Mendy called for concerted effort to provide more grazing and settlement lands for cattle and other livestock within the Kombos which, he said, are being lost to human settlements.
He said: “The earlier we prepare space for our livestock, the better. The problem can be solved if each district creates a land for livestock. In ten years, with this trend, The Gambia will have fewer cattle and if we have fewer cattle, we will have nutritional problem. This will have an effect on the price of meat in the long run because when the commodity is scarce, its price goes up.
“In fact, this is contributing to the rise of the price of meat because even the cattle dealers are going to Mali, Senegal or Mauritania to get cattle to slaughter- how much does it cost them to travel to these destinations and come back? Will an ordinary farmer be able to buy a kilo of meat? It won’t be possible- so the earlier we manage the little land resources we have, the better. If we keep mismanaging them, a time will come when we will only depend on importing meat.”
He added: “The animals are ours and the authorities should try and find a grazing place for them. There is no cattle in even Lamin and Kombo Kerewan. That was what happened in Bakau, Kanifing and other places in Kombo. This is happening because they have sold all their lands and made them settlement areas. The rural-urban drift is the cause of this over population and dense population is taking away lands from livestock owners. This is the reason why in certain places in Kombo North women are complaining of cattle destroying their gardens.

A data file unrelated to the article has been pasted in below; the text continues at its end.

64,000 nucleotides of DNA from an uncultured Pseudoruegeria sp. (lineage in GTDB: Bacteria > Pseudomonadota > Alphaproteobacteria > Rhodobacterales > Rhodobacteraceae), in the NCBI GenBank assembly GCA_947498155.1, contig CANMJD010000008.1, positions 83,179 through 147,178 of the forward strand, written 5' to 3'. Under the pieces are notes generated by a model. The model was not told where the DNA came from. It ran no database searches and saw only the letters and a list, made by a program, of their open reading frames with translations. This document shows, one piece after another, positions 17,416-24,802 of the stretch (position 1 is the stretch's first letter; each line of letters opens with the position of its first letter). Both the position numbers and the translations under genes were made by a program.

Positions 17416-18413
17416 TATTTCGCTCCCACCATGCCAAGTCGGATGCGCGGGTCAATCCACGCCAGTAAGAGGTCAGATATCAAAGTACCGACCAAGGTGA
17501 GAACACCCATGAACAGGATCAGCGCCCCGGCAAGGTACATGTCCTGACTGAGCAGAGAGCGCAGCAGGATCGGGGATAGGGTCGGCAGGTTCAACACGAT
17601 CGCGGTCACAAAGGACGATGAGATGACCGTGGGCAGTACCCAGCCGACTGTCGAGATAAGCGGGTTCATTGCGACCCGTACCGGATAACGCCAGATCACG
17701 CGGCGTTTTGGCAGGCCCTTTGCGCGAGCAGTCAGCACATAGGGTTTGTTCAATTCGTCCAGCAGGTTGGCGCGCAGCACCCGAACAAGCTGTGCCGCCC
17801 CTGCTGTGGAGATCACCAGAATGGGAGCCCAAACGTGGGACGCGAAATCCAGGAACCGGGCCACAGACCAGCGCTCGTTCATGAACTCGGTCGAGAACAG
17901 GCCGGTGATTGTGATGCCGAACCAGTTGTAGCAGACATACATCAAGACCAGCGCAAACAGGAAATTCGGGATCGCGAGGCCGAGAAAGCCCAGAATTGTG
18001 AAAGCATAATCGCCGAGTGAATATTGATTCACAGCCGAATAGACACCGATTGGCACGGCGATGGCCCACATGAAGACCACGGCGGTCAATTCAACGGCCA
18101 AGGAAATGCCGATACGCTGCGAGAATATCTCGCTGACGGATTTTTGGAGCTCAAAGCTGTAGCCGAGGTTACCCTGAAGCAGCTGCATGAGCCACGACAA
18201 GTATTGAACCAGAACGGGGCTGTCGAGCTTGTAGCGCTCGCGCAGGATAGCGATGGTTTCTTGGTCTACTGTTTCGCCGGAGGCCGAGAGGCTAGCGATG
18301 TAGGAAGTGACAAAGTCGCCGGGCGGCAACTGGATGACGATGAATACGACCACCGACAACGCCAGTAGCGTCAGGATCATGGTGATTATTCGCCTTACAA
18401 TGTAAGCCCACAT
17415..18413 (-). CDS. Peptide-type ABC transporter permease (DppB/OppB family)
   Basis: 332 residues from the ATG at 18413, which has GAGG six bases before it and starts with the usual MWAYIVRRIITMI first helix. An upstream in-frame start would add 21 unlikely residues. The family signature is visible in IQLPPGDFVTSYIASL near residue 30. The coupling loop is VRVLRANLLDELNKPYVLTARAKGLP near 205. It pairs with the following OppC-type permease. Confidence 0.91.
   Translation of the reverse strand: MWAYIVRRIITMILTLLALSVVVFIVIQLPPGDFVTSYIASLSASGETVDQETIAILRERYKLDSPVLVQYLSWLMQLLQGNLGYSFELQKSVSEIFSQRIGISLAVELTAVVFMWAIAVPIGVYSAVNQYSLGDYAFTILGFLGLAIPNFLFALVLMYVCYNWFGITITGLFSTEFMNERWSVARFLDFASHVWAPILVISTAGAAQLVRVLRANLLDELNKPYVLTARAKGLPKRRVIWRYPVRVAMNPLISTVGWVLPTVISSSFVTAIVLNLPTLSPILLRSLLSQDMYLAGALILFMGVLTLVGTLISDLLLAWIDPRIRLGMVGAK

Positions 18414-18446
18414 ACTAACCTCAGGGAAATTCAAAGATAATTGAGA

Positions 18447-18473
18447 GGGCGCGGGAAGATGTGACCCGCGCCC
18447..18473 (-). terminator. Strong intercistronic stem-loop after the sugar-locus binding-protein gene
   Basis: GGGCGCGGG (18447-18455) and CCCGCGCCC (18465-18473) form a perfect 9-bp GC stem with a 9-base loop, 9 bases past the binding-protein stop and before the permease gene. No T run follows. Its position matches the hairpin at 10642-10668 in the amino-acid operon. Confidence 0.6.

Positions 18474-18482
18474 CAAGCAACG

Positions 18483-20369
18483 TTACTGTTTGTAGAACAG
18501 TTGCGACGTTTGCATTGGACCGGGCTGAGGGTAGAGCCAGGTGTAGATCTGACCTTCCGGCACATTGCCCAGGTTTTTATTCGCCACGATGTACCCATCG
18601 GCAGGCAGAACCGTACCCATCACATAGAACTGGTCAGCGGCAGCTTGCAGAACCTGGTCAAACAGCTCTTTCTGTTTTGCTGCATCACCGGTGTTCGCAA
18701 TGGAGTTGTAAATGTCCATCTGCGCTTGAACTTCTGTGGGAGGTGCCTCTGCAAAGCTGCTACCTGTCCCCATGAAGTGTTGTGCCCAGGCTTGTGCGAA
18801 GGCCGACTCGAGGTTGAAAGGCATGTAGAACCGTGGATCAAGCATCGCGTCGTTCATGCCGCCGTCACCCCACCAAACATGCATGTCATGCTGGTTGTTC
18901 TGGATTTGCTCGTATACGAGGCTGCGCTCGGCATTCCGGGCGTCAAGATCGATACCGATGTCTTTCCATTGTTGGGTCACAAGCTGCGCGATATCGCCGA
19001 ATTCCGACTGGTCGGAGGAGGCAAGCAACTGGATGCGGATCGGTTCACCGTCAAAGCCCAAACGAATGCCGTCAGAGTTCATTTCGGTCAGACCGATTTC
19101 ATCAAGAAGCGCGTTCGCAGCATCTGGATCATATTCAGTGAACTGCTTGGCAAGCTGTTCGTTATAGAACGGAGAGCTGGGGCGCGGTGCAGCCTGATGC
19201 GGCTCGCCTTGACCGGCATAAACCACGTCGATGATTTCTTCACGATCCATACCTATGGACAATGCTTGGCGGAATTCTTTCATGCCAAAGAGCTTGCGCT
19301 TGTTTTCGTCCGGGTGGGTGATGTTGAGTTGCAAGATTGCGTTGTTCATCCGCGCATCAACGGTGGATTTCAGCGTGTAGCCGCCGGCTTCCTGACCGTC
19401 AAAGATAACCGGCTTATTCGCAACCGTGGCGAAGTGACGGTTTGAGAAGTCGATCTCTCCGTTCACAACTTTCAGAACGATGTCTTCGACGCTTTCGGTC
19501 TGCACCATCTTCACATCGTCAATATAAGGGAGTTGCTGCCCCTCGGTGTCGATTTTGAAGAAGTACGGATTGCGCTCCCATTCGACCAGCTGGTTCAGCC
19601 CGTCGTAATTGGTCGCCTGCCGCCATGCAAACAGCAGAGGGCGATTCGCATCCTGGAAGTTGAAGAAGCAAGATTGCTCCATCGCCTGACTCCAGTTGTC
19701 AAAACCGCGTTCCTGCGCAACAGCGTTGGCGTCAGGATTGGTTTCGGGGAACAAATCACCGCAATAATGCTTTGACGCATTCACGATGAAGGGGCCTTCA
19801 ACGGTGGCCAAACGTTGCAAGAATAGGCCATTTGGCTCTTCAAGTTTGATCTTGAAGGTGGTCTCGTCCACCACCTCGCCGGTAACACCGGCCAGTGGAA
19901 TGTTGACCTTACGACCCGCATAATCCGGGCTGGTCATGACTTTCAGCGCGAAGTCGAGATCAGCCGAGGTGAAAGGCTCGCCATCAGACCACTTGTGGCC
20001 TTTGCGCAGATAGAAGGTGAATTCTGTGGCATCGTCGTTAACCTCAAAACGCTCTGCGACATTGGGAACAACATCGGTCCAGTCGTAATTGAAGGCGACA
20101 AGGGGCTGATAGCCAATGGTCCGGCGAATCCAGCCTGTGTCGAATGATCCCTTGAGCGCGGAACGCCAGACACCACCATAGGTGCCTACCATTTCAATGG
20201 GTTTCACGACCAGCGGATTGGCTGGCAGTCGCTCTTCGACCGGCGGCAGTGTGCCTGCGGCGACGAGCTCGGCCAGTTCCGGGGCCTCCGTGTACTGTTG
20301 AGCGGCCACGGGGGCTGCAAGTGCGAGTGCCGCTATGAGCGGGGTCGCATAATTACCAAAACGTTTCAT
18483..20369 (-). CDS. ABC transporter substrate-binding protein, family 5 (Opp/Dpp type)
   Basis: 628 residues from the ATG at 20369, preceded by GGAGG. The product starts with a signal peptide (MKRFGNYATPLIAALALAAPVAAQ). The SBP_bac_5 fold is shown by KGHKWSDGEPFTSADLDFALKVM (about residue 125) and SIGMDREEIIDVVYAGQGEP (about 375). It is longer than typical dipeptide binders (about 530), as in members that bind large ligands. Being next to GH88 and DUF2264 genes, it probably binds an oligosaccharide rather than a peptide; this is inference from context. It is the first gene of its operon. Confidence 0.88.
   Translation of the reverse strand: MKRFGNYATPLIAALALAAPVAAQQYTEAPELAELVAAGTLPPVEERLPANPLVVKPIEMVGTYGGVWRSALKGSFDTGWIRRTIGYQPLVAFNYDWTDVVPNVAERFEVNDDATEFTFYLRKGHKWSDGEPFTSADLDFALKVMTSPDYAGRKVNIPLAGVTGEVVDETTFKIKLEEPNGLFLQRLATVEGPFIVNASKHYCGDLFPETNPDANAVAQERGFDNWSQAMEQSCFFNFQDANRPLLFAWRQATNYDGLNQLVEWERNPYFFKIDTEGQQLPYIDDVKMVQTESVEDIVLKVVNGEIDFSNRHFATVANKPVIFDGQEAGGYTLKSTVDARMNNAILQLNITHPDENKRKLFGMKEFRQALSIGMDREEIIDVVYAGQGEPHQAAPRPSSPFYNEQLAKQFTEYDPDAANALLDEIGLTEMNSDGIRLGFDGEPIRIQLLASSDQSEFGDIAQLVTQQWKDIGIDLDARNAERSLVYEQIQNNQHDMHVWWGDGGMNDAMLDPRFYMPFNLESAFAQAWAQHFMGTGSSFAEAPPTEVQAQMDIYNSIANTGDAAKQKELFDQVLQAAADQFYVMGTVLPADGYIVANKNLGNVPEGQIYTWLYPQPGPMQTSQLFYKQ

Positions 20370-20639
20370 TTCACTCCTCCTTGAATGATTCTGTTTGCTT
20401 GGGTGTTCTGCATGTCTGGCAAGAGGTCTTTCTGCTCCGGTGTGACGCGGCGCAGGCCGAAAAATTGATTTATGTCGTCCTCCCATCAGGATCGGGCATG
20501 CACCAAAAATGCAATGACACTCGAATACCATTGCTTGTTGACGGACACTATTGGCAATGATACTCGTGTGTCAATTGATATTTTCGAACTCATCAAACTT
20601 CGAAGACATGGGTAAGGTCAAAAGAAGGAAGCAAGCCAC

“This is because there are no grazing lands – all the lands were sold and houses are built on them. This is facing all categories of livestock. If you go to Kanifing today, you may not even see a single person with a goat. The town planners should have that foresight of leaving reserve lands for grazing – I mean livestock management. If you closely examine it, the grazing area for cattle, in the whole of Kombo, is running out. This trend is worrying because we will end up sending all our livestock to the provinces and even in the provinces, if there is no well thought-out land management strategy that will make grazing and settlement lands available for livestock, we will face the same problem there as we are already facing in the Kombos. If you go to the Brikama court, it is full of land issues and the same land issues will go to the provinces.”
Mendy was speaking to The Standard at Kubariko, Kombo North, where women gardeners, like their colleagues in Kunkujang Jataya, Mandinari, Kombo Kerewan and Makumbaya, complained of cattle intrusion into their vegetable gardens, causing them huge monetary loss.]]>